Drumming can be a great workout but it entirely depends on the intensity of the drummer. High intensity drumming can burn calories similarly to cardio, while low intensity drumming might come up short.
Drumming Is Similar to Other Types of Cardio Exercise
I like to think of high intensity drumming as similar to cardio exercise. If you get your heart rate up and break a sweat while playing, that’s a good indicator that you’re playing with higher intensity. Playing drums doesn’t really provide resistance training like lifting weights does, but it can be similar to going for a brisk walk or hike, or doing something like using an elliptical machine or exercise bike at the gym.
Since it’s possible to play drums with a wide range of intensity, it’s hard to nail down exactly how many calories you might be burning during a session. You might be able to burn up to 1000 calories in an hour playing a high intensity show. But most drummers should expect to burn 200-500 calories per hour depending on how hard you play.
Eloy Casagrande is a great example of a high intensity drummer, he’s definitely getting a good workout when he plays stuff like this.
Track Your Drumming Sessions with An Activity Tracker
If you’re curious how much of a workout your drumming sessions actually are, you could try using an activity tracker like a Fitbit to gauge your sessions. If you focus on tracking heart rate while playing it can give you a better idea where you might be at personally as to whether your drumming is a good workout or not.
I like to check my Fitbit to see what it says after I get done with a drumming session if I’m curious about how hard I worked. If I play hard enough to keep my heart rate up for 30-60 minutes, it turns out to be a decent workout sometimes. I also get a kick out of what my Fitbit thought I was doing during that drumming session. Sometimes it’ll label it as an exercise bike session if I’m doing a lot of constant double kick work, other times it’ll log it as a jog or a walk.
Double Kick Bass Can Easily Add Intensity
When I think of high intensity drumming, I’m usually thinking of thrash metal, death metal or other aggressive styles of music, preferably with lots of double kick bass action. Other styles can certainly be high intensity as well, that’s just the type of music I have experience with personally.
If you incorporate lots of double kick into your playing, you’ll be using more of your full body and activating your core while playing drums and it’s much easier to get the heart rate up and break a sweat.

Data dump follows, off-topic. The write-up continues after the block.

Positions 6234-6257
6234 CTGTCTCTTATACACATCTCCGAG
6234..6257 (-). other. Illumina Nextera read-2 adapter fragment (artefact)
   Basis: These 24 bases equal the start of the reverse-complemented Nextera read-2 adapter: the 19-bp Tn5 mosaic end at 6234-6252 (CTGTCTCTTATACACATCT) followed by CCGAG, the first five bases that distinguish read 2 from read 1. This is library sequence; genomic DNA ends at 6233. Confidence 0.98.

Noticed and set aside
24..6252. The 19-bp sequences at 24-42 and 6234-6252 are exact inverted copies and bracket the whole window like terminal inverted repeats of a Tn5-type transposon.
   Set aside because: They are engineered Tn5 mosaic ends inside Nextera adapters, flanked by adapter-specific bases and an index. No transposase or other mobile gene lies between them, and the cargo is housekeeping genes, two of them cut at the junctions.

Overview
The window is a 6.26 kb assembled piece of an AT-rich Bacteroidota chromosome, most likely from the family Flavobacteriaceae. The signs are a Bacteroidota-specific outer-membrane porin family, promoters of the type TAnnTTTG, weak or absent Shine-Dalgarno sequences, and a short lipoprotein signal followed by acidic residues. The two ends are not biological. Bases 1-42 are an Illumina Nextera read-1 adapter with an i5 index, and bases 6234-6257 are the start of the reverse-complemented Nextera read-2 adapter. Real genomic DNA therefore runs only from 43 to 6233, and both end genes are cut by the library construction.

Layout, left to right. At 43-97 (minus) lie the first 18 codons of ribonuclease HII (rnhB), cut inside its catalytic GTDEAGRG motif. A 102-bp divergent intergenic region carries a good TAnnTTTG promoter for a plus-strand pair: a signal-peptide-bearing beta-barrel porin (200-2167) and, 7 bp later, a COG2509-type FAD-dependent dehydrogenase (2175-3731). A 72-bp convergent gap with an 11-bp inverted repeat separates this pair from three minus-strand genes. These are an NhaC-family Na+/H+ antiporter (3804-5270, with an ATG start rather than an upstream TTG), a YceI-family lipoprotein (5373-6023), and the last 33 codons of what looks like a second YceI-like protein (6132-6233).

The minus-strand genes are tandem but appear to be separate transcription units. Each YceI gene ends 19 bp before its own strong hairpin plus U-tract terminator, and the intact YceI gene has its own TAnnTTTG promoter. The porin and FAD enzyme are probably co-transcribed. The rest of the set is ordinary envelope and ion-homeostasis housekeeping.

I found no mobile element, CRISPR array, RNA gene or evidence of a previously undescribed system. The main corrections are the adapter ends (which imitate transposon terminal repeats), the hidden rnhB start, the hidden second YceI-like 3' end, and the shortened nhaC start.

When I’m playing music with lots of constant double bass, I’m focusing on full body balance and getting a good leg workout while playing. This is especially true if I play harder during endurance building runs. That is missing when I’m playing styles of music that don’t incorporate double bass, so that’s why I find my death metal playlist to be more of a workout than anything else.
Hauling Drums Is Also a Workout
Actively gigging drummers are often getting a good workout not so much from drumming but from the work involved with hauling drums around from gig to gig. One of my local venues that I play at consistently is up three flights of stairs. So every time I play a gig there I lug my entire drum kit (plus I usually help with hauling some amp cabs and other gear) up three flights of stairs, which feels like more of a workout than playing the 30 minute set, and then I get to lug it all out afterwards. Checking the Fitbit after a day with one of those gigs is fun, the total activity from load in to playing and then load out often adds up to the equivalent of walking 5-10 miles, not to mention the several prolonged spikes in heart rate while hauling and playing.
How I Incorporate Drumming Into My Health Habits
I like to think of drumming, especially the more intense stuff, as an alternative to taking a brisk walk in terms of how I work it into my health habits. I’ll often go to the studio and play through some aggressive stuff on my metal playlist as a warmup before going to lift weights at the gym. In this way drumming is a good warmup. It gets the blood flowing and gets me pumped up to go lift. I especially rely on this routine during the winter when I don’t walk as much due to the cold weather.